In a word, yes. In more than one word, probably not.
There are legitimate scenarios in which Rafael Nadal could finish 2011 where he begain it, as the No. 1 player in the world. The more likely outcome is that Novak Djokovic will maintain his top spot in the rankings through the end of the season.
Busted Racquet crunched the numbers and examined the hard road Nadal will have back to the top spot in 2010.
The specifics: Djokovic currently has a 1,885-point lead over Nadal in the ATP rankings. In the year-to-date standings (which are more important in projecting the year-end standings), the Serb maintains an edge of 2,060 points. Making up that ground won't be impossible. Djokovic, after all, got that lead in six months and could give it up in six months too. With three of the four Grand Slams complete, it's a harder climb.
Here are the points Djokovic and Nadal will be defending through the rest of the season:
If that exact scenario plays out again, Nadal will finish the year more than 1,000 points behind Djokovic. (There are some points at risk and up for grabs in Davis Cup that we're ignoring for this exercise.) Even in winning the US Open and finishing ahead of Djokovic at the World Tour Finals, Nadal only earned 320 more points than his rival in the second half of last year. He'd have to be seven times better than that to pass him in 2011.
Scenarios for Nadal to hit No. 1: The clearest road to No. 1 is Nadal winning both the US Open and World Tour Finals and not having to defeat Djokovic in the finals of either event. Wins at those two events would give Nadal 3,500 points. Let's say Djokovic loses in the semis of both tournament and earns 1,120 points. Rafa gets the 2,000 points with room to spare. If Nadal were to beat Djokovic in the finals of both, the edge is only 1,300 points.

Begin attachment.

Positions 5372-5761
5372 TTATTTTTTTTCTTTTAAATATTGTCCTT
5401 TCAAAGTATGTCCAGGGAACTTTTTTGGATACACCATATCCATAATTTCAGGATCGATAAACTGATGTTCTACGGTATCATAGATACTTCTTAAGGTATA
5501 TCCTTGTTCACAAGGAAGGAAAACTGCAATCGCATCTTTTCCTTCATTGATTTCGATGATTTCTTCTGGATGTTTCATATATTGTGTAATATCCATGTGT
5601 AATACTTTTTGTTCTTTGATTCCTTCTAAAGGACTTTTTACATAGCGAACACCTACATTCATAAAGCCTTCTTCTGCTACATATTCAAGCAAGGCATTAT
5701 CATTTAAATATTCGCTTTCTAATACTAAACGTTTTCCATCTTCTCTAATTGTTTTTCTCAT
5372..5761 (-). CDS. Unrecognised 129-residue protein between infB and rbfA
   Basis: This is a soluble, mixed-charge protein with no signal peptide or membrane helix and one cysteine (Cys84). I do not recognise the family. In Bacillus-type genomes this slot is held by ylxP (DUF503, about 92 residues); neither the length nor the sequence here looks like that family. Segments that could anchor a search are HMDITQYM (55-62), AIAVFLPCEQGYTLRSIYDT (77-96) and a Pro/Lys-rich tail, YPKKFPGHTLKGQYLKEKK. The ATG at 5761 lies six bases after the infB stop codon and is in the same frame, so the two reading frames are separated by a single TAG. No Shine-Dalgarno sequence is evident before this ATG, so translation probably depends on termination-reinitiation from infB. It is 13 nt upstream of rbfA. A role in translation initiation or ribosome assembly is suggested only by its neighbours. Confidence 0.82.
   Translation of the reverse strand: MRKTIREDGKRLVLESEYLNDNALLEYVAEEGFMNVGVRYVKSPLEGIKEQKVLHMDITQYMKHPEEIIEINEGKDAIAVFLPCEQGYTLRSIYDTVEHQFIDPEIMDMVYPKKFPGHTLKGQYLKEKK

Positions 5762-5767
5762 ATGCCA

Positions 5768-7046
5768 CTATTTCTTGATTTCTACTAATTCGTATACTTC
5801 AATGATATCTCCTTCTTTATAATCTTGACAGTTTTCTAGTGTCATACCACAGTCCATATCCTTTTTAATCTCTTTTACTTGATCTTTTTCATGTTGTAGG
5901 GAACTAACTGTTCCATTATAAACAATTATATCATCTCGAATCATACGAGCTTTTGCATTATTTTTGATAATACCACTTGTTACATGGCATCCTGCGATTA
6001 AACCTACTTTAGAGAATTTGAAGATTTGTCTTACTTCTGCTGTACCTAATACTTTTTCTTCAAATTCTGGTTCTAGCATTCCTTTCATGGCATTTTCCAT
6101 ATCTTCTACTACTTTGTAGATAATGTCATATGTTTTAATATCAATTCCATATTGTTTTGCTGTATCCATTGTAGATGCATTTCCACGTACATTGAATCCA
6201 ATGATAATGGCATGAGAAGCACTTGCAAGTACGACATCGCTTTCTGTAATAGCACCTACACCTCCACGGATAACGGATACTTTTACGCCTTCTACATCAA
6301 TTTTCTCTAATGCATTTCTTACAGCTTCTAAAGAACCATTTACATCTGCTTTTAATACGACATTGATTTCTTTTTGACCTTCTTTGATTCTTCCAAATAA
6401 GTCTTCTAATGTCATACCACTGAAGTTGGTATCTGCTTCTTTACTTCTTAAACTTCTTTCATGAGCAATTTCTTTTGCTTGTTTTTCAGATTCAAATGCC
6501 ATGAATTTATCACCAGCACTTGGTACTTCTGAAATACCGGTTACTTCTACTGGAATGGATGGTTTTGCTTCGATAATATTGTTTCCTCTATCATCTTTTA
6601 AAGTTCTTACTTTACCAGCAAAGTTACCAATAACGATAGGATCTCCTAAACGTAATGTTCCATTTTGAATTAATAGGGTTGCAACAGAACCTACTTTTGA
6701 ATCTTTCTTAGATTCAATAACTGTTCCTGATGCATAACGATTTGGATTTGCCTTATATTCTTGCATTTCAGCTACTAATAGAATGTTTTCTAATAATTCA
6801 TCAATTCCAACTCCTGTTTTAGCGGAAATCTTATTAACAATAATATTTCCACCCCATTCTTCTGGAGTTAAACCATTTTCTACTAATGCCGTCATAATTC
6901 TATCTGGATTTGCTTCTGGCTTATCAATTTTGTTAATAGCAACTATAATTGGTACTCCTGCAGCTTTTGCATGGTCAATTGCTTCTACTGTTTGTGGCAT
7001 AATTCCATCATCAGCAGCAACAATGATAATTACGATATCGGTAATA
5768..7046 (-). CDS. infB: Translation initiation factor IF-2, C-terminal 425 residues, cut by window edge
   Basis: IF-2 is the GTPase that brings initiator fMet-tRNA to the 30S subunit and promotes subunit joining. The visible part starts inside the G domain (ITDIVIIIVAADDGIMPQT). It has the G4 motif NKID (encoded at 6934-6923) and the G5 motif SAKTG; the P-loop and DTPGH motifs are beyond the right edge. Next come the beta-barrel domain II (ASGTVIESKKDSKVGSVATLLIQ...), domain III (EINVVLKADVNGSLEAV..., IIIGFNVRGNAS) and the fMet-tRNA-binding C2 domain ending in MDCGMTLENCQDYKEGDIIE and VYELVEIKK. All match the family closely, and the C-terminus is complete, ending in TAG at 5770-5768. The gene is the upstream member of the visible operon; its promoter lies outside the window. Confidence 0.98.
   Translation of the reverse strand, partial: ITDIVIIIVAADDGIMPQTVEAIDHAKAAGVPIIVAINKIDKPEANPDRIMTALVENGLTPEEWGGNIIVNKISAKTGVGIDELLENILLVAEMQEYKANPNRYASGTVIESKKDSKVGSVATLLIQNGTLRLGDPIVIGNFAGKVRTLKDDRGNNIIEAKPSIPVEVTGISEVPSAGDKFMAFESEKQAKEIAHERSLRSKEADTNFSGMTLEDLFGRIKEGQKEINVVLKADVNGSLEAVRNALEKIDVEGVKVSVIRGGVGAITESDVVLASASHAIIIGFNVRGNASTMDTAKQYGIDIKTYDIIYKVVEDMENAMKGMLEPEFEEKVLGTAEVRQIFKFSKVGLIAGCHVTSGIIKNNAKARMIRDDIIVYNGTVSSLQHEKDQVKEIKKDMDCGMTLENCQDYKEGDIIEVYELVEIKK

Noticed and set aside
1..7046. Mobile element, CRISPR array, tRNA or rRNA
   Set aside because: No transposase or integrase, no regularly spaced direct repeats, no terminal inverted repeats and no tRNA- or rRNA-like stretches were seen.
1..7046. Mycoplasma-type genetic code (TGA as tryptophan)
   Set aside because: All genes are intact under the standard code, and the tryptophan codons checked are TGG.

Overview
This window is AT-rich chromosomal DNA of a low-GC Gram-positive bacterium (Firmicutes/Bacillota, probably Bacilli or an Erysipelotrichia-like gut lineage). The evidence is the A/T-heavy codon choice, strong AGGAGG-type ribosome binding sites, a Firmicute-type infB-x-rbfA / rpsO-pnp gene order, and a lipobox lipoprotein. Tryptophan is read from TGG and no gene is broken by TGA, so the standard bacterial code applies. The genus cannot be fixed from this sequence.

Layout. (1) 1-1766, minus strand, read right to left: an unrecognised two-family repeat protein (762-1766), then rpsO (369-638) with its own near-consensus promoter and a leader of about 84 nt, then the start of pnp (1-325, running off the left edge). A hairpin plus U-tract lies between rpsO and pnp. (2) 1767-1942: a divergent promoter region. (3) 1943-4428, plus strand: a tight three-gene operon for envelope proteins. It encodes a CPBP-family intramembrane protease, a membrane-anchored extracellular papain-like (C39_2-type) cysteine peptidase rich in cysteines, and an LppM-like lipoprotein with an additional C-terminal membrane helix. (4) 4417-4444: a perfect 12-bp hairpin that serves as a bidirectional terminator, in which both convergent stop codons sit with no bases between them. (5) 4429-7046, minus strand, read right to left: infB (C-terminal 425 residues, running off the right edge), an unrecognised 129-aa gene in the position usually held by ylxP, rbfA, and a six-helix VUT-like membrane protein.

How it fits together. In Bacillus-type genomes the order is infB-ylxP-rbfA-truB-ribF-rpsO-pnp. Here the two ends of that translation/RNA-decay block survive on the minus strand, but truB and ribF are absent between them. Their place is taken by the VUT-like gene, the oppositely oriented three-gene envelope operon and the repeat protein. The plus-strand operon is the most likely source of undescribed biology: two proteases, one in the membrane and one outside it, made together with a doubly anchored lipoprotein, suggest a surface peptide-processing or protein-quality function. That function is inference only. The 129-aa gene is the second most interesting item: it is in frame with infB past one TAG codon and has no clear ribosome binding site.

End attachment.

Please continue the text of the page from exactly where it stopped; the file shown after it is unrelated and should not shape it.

A strong run in the United States could also propel Nadal to No. 1. If he were to pull a Djokovic and rattle off some consecutive wins in 1,000 events, Nadal could close the gap before the fall season and get ahead before the year wrap-up in London. Rafa hasn't traditionally performed well in US Open Series events but, then again, Djokovic hadn't been great on clay prior to this year. Anything can happen.
Let's say Rafa makes the finals of Canada and wins Cincinnati, while Djokovic repeats his semifinals/quarterfinals appearance. That's a 1,600 to 540 edge and half of the total right there.
Scenarios for Djokovic to stay No. 1: All of these pro-Rafa situations have one thing in common: Djokovic's game slipping for the rest of the year. Nole need only continue playing good tennis to maintain the top spot. His game could slip considerably from his 48-1 start and he'd be fine. Nadal, on the other hand, needs to play great tennis and hope Djokovic falls off. That's a lot to ask.